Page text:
Web Coding & Development All-in-One For Dummies
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When planning a mobile web app, you always need to consider the impact of images, both on your design and on your users.

Making images responsive

On the design side, you need to ensure that your images scale responsively, depending on the screen width or height. For example, if the user’s screen is 1,024 pixels wide, an image that’s 800 pixels wide will fit no problem, but that same image will overflow a 400-pixel-wide screen. You create responsive images with the following CSS rule:
<em>image</em> {
  max-width: 100%;
  height: auto;
Here, image is a selector that references the image or images you want to be responsive. Setting max-width: 100% enables the image width to scale smaller or larger as the screen (or the image's container) changes size, but also mandates that the image can’t scale larger than its original width. Setting height: auto cajoles the browser into maintaining the image’s original aspect ratio by calculating the height automatically based on the image’s current width.

Occasionally, you’ll want the image height to be responsive instead of its width. To do that, you use the following variation on the preceding rule:

<em>image</em> {
  max-height: 100%;
  width: auto;

Delivering images responsively

On the user side, delivering images that are far larger than the screen size can be a major problem. Sure, you can make the images responsive, but you’re still sending a massive file down the tubes, which won’t be appreciated by those mobile surfers using slow connections with limited data plans.

Instead, you need to deliver to the user a version of the image file that’s appropriately sized for the device screen. For example, you might deliver the full-size image to desktop users, a medium-sized version to tablet folk, and a small-sized version to smartphone users. That sounds like a complex bit of business, but HTML5 lets you handle everything from the comfort of the <img> tag. The secret? The sizes and srcset attributes.

The sizes attribute is a collection of expression-width pairs:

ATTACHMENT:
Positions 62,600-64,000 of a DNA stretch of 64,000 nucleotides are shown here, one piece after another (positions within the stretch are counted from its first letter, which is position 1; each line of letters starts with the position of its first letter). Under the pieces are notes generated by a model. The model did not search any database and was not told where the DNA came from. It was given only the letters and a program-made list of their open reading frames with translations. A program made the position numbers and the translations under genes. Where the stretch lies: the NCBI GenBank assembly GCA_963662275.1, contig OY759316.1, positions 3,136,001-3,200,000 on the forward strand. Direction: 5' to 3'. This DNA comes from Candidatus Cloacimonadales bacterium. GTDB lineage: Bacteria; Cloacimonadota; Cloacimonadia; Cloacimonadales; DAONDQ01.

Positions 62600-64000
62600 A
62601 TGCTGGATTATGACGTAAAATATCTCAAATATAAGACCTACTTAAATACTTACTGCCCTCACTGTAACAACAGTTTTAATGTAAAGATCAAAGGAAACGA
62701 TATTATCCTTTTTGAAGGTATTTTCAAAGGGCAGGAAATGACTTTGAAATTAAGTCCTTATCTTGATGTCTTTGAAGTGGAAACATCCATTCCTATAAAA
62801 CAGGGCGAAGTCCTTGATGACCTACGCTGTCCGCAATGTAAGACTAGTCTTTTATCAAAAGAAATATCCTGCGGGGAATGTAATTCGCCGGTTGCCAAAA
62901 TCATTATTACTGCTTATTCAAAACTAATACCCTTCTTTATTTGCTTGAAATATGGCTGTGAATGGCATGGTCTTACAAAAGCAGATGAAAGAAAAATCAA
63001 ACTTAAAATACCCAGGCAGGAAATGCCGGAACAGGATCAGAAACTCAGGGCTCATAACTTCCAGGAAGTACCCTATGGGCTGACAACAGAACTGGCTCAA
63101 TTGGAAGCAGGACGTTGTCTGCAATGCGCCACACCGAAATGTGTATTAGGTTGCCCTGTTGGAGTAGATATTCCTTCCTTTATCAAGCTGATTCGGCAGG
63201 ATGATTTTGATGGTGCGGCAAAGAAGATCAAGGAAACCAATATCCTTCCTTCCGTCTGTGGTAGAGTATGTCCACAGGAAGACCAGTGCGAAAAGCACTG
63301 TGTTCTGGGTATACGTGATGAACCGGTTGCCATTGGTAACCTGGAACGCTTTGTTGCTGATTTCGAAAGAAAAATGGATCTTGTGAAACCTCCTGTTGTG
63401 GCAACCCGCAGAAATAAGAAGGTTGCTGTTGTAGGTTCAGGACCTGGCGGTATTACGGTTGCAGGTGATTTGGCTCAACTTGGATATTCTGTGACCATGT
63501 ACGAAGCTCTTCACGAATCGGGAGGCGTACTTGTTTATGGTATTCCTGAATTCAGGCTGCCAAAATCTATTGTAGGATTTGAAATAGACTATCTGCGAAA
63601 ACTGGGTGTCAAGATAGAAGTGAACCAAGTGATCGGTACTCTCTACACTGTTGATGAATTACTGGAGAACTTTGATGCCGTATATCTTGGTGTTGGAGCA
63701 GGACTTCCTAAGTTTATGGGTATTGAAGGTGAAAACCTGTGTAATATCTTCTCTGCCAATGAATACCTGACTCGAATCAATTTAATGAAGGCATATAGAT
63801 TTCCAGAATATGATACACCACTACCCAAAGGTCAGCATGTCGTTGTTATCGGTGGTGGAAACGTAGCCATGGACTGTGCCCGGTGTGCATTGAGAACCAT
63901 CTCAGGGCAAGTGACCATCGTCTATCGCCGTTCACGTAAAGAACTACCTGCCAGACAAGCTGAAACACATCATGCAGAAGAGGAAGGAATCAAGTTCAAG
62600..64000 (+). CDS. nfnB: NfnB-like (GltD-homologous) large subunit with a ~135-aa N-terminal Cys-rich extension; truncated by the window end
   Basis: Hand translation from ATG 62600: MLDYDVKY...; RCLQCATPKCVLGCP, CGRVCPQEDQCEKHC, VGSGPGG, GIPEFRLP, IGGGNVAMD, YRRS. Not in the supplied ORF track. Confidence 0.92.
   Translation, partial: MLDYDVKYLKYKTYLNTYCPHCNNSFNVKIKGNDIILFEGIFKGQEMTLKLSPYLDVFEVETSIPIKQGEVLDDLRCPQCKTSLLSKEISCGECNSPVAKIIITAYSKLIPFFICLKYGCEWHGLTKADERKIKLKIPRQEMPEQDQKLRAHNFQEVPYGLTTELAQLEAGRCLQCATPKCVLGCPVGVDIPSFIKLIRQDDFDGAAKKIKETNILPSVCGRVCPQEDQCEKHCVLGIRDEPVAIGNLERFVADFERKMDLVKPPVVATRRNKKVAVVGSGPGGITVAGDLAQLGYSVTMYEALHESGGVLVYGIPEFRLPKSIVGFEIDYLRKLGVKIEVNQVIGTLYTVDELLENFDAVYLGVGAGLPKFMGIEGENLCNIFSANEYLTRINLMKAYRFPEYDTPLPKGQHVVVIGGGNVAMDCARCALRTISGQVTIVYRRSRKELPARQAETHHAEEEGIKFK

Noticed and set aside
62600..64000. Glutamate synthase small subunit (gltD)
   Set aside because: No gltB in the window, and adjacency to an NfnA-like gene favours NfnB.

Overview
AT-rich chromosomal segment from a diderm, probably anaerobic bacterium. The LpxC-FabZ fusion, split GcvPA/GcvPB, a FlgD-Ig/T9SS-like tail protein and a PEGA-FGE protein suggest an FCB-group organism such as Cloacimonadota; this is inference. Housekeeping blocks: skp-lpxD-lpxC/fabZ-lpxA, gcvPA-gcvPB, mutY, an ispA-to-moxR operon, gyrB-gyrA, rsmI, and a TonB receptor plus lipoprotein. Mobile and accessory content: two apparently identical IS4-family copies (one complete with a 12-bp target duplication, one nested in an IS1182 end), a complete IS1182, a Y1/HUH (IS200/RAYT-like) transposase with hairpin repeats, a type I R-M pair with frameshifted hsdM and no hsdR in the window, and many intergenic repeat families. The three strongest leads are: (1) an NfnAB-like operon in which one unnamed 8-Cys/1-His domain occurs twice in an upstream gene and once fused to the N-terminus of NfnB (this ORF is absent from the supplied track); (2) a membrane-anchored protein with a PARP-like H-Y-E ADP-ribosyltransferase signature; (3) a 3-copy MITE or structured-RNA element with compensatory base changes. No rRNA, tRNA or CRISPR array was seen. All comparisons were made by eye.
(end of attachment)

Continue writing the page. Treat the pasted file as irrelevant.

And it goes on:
• The expression part specifies a screen feature, such as a minimum or maximum width, surrounded by parentheses.
  • The width part specifies how wide you want the image displayed on screens that match the expression.
For example, to specify that on screens up to 600 pixels wide you want an image displayed with a width of 90vw, you'd use the following expression-width pair:
(max-width: 600px) 90vw
A typical sizes attribute is a collection of expression-width pairs, separated by commas. Here’s the general syntax to use:
sizes="(<em>expression1</em>) <em>width1</em>,
    (<em>expression2</em>) <em>width2</em>,
Notice that the last item doesn’t specify an expression. This tells the web browser that the specified width applies to any screen that doesn’t match any of the expressions.

Here’s an example:

sizes="(max-width: 600px) 90vw,
    (max-width: 1000px) 60vw,
The srcset attribute is a comma-separated list of image file locations, each followed by the image width and letter w. Here's the general syntax:
srcset="<em>location1</em> <em>width1</em>w,
    <em>location2</em> <em>width2</em>w,
This gives the browser a choice of image sizes, and it picks the best one based on the current device screen dimensions and the preferred widths you specify in the sizes attribute. Here's a full example:
<img src="/images/img-small.jpg"
   sizes="(max-width: 600px) 90vw,
      (max-width: 1000px) 60vw,
   srcset="/images/img-small.png 450w,
      /images/img-medium.png 900w,
      /images/img-large.png 1350w">

The sizes and srcset attributes don't always work the way you might expect. For example, if the browser finds that, say, the large version of the image is already stored in its cache, then it will usually decide that it’s faster and easier on the bandwidth to just grab the image from the cache and scale it, instead of going back to the server to download a more appropriately sized file for the current screen.

About This Article

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About the book author:

Paul McFedries is a true renaissance geek. He has been a programmer, consultant, database developer, and website builder. He's also the author of more than 90 books including top sellers covering Windows, Office, and macOS.

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